So ultimately capped composites offer maximum protection again these, though those on a budget it may be worth considering uncapped alternatives with the acceptance that costs may be incurred on cleaning and maintenance from time to time. Either way, both forms of composite requires far less maintenance than timber alternatives.

For those without such budgetary restraints, it’s recommended that capped composites will provide the increased quality, durability and peace of mind. As well as protecting against stains and possessing increased UV resistance they are also unparalleled in terms of aesthetics.

While capped decking boards will provide a more uniformed and consistent finish than most timbers they will initially appear darker having been laid before gradually becoming light several months after installing. However, higher end capped composite decking boards will provide a richer level of contrast in colour and a more eye-catching dual-tone appearance that will offer a level of variation between the boards. Opting for capped composite decking will in the short term be more expensive, but ultimately offers the key to a long lasting deck that will comfortably stand up to all manner of get togethers and parties as well as the wear and tear of family life.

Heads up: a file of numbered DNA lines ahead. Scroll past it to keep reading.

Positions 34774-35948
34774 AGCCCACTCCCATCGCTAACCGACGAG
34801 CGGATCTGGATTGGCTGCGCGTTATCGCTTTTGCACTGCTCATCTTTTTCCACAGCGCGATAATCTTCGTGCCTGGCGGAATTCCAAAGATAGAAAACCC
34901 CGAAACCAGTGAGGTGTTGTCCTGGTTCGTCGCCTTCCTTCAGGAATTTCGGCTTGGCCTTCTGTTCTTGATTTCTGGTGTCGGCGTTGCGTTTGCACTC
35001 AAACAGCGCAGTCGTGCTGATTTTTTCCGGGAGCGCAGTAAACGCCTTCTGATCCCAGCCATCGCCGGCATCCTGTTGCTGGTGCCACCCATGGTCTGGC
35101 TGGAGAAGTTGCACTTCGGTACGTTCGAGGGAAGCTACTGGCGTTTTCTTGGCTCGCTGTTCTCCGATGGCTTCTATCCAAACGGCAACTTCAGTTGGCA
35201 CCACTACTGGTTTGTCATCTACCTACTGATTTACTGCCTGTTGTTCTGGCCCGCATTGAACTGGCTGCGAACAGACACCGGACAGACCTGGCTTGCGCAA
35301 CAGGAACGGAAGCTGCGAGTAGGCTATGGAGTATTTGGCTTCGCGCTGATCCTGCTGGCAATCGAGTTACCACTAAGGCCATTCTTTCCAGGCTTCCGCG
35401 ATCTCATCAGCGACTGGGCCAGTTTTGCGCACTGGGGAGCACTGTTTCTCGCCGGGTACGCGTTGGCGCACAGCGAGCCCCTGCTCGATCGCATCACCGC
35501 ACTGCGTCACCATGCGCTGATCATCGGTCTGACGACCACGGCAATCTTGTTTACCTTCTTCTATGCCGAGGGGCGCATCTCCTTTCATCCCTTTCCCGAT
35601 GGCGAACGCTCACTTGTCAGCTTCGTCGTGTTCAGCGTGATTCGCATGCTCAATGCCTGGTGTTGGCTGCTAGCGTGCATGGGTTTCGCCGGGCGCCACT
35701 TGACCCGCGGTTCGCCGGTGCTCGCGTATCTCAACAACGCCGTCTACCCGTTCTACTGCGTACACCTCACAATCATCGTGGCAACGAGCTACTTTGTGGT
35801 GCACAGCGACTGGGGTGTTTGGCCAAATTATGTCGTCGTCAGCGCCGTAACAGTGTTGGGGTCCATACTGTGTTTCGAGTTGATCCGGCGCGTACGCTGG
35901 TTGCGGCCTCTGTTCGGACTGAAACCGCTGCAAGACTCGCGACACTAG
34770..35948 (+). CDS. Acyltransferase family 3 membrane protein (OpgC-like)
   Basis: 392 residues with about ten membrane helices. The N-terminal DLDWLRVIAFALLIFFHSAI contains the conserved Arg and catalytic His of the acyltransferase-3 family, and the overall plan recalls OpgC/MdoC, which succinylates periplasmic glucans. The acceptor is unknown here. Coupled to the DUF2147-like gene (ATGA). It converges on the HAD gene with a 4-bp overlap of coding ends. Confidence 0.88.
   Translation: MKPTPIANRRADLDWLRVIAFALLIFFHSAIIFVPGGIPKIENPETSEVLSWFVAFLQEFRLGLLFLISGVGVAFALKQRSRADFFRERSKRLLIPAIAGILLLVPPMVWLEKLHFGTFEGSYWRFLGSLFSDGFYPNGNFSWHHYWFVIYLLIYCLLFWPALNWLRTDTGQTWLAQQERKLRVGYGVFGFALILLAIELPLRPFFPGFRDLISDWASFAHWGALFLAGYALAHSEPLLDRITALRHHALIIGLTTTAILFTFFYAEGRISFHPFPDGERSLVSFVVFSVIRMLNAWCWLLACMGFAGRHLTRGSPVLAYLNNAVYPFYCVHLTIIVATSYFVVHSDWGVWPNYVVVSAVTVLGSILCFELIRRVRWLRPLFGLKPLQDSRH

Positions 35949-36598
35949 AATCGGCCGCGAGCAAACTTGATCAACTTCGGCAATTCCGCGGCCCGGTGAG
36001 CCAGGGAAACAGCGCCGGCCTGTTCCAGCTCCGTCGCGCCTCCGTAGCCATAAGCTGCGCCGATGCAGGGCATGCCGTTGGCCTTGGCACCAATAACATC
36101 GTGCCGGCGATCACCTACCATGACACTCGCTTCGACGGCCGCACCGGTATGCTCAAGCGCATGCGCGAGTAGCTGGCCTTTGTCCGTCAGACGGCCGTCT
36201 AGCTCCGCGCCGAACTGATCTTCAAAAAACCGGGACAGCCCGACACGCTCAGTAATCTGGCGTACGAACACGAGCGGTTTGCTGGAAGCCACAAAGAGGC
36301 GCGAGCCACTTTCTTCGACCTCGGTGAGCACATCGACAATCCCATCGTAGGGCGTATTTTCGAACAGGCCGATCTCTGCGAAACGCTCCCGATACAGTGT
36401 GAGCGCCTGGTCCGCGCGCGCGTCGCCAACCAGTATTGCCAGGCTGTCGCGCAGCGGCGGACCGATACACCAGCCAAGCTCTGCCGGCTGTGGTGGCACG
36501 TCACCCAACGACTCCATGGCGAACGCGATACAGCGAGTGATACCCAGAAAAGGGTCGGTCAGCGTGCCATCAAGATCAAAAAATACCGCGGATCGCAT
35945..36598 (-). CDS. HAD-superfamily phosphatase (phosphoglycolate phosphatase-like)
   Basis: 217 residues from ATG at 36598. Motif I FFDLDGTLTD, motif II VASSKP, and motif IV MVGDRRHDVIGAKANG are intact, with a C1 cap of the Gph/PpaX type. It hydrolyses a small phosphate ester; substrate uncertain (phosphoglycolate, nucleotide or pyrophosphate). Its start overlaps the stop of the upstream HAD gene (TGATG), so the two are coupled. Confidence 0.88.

In terms of the overall quality of varying composite products, it’s important for consumers to look out for a few things that will point towards the legitimacy of a certain product of company – or on the flip-side, start the alarm bells ringing. So ask yourself, does the composite decking boards that you’re interested have thicker walls? Anything less than 5mm is quite simply suggestive of poor quality and should be avoided. Is the company offering a warranty on their composite product and how long does that warranty last? Firms offering a solid warranty are most likely trusting of their product and its lifespan. Is the company offering only private sales on auction sites or online market places, or it is a trusted retailer whose products are favoured by numerous merchants and retailers in the area, or indeed nationwide? Does the company publish thorough technical documentation or are they only offering basic data on dimensions, size and price? These are the crucial considerations that should always be prioritised when considering the best type of composite for you. Remember, the cheapest deal is not always the best deal and often leads to a poorer quality product. Invest in strong reputations and proven quality and you’ll reap the long term rewards.